A High-Tech Butler, at Your Service (For $25 a Week)
The rise of the sharing economy has created an ecosystem of startups that sell services nobody had imagined before.
The sharing economy, which relies on technology to connect regular-Joe consumers to regular-Joe suppliers, has matured enough that a next generation of startups has begun to piggyback on its success.
Much like the automobile industry gave rise to an ecosystem of suppliers and service providers — although on a far smaller scale — consider the business consequences of, say, Airbnb. Since the online platform was founded in 2008, helping people rent out rooms or homes to strangers, its success has spawned a cottage industry of tech-savvy property-management companies — Pillow, Guesthop, Evolve, and the like. They work for prospective hosts for Airbnb and other home-sharing companies to spruce up their properties and oversee the booking and rental process. This can involve services ranging from prettifying the house to screening potential renters, dropping off the key, and cleaning up afterward.
Derivative businesses, The Wall Street Journal calls them. Harvard Business Review regards the purveyors of such services as high-tech middlemen between would-be suppliers and sharing-economy goliaths such as Airbnb.
These middlemen will work for a regular Joe — if Joe has the dough. That is the business premise behind Hello Alfred, a New York-based startup company that runs a sort of super-concierge service for busy professionals, arranging for their household tasks and errands to get done. Two Harvard Business School students had the idea after marveling at the convenience of hiring someone to buy their groceries and pick up their dry cleaning once a week — to "manage your reoccurring services," says Marcela Sapone, one of the founders. Their market research, in the form of fliers distributed in apartment houses around Boston, persuaded them there was money to be made.
Hello Alfred doesn't do much of the work itself. The sharing-economy company mostly hires other sharing-economy companies, which typically rely on independent workers and part-timers. The folks from Hello Alfred might arrange with InstaCart to bring your groceries and with Washio to deliver your laundry, and then drop by your home once a week to tidy up a bit and to make sure the work has been done. By hiring the Hello Alfred service for $25 a week, you're entrusting one person or a very small team to streamline all of these household chores — like a modern-day butler, only with better technology and apps.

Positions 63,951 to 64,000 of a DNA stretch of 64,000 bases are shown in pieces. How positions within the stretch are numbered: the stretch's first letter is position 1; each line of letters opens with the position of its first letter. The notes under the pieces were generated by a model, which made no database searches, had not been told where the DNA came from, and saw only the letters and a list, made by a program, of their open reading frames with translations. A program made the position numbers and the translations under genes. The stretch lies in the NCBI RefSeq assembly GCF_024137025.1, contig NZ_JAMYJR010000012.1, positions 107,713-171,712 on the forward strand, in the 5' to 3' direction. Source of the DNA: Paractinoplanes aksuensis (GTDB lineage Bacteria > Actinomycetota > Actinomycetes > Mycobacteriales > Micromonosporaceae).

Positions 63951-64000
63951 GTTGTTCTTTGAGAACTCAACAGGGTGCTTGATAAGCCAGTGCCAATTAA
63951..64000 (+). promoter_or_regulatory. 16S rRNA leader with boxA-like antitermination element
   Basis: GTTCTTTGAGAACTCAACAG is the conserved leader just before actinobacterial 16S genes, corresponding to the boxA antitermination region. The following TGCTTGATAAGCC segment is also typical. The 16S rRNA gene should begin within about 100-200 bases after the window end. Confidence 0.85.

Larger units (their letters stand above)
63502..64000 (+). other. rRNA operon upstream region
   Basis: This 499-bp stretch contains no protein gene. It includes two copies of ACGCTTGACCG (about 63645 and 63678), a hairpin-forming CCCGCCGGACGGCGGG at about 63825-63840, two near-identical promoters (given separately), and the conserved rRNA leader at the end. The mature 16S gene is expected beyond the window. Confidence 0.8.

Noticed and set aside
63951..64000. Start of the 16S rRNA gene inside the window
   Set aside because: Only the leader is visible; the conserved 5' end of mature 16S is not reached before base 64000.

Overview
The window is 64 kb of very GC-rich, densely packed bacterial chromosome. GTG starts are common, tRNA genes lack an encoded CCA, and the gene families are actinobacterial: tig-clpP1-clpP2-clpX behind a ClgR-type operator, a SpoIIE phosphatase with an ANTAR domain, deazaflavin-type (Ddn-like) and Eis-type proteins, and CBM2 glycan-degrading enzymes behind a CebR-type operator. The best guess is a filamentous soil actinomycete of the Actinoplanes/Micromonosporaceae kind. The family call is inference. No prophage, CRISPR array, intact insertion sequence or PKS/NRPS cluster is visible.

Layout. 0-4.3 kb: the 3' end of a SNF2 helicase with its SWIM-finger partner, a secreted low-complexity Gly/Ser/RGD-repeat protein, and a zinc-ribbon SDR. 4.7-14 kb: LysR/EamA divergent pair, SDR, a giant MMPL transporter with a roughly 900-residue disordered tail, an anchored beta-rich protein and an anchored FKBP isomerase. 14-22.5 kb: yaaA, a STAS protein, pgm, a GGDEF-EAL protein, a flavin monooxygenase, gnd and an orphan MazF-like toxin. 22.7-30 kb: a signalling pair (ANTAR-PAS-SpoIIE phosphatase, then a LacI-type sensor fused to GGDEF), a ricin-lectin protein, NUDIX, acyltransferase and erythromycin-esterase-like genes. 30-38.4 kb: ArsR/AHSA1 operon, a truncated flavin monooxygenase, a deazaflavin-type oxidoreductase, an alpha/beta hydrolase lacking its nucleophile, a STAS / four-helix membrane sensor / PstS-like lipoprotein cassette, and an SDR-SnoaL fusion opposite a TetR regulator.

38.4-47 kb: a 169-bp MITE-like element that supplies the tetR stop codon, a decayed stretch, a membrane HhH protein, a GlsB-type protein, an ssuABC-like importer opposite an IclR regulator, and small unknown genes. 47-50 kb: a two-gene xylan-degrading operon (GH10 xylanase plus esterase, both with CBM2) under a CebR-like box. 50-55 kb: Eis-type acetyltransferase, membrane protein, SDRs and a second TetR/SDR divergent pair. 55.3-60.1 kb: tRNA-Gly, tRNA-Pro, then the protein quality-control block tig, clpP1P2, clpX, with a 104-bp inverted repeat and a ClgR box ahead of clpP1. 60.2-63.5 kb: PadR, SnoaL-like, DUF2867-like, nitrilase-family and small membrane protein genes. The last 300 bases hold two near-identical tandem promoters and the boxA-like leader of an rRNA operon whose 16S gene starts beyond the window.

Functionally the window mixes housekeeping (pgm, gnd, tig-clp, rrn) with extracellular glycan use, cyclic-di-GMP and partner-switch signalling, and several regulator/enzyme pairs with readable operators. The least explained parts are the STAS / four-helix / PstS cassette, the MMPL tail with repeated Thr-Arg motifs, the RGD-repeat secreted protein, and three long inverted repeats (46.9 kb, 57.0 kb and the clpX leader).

The company currently employs about 100 people in New York City and metropolitan Boston — none of them independent contractors, which is unusual for a sharing-economy company. It pays its Alfreds, as they're called, from $18 to $30 an hour and prefers to hire skilled people with college degrees — artists, creative workers, stay-at-home moms — in a quest for employees who can build a relationship with individual clients and can understand intuitively what they need in their homes.
Hello Alfred hopes to expand into Los Angeles, San Francisco, Chicago, and Washington, D.C. Isn't it dangerous to base a company's future on an economic sector that is young and, in many ways, still unformed? Co-founder Sapone says she isn't worried. "We are creating value by giving [other sharing-economy companies] operational efficiency," she explains.
The property-management startup Guesthop operates on a similar model. Emily Benkert, a former Airbnb host and property manager, started the company in 2013 in San Francisco, her longtime home, when she saw a need to help people manage their online rental business. Now, Guesthop manages about 100 properties in the Bay Area — scheduling renters, keeping track of bookings, responding to guests' complaints. Benkert says it's different from traditional property management because it handles everything associated with renting out your home. The fee ranges from $50 per booking to help a home-sharer with the check-in process to 15-20 percent of the booking value for more extensive services.
So far, business has been encouraging, according to Benkert, toting up 550 nights booked company-wide for June alone. "People are becoming more open to sharing their stuff and their space," she says. "And, if they need help doing it, we're there, and they'll still benefit from it."
Sean Conway, a co-founder and CEO of Pillow, which helps homeowners rent out their places on sites like Airbnb and VRBO, sees these piggybacking businesses as a natural evolution of the sharing economy. A dozen years ago, he recalls, eBay "was soccer moms selling beanie babies to other soccer moms. Fast forward to 2013, eBay is now made up of power sellers," who treat sales on the auction site like a job instead of a hobby. "Specialization is the way these markets are trending," Conway says, "and we're specializing in the property-management sites."
These derivative companies create jobs and add new business models to an economy that needs both. This may not protect them, however, from troubles ahead. The sharing-economy sector has been coming under regulatory and political pressures to treat workers better and to make sure that people who share their homes pay the same local and state taxes as hotels must. In San Francisco, Benkert says, the "heat is on Airbnb," which hasn't been heavily regulated.
Anything that affects Airbnb is bound to send tremors through companies like Guesthop. "We don't know where the laws are headed," Benkert adds. "We are trying to figure it out, so we can pivot."
That's the problem with a derivative business, as new and innovative as it may seem: Its success depends on the health of its parasitic host. And when that host is apt to change its circumstances month by month, anything goes.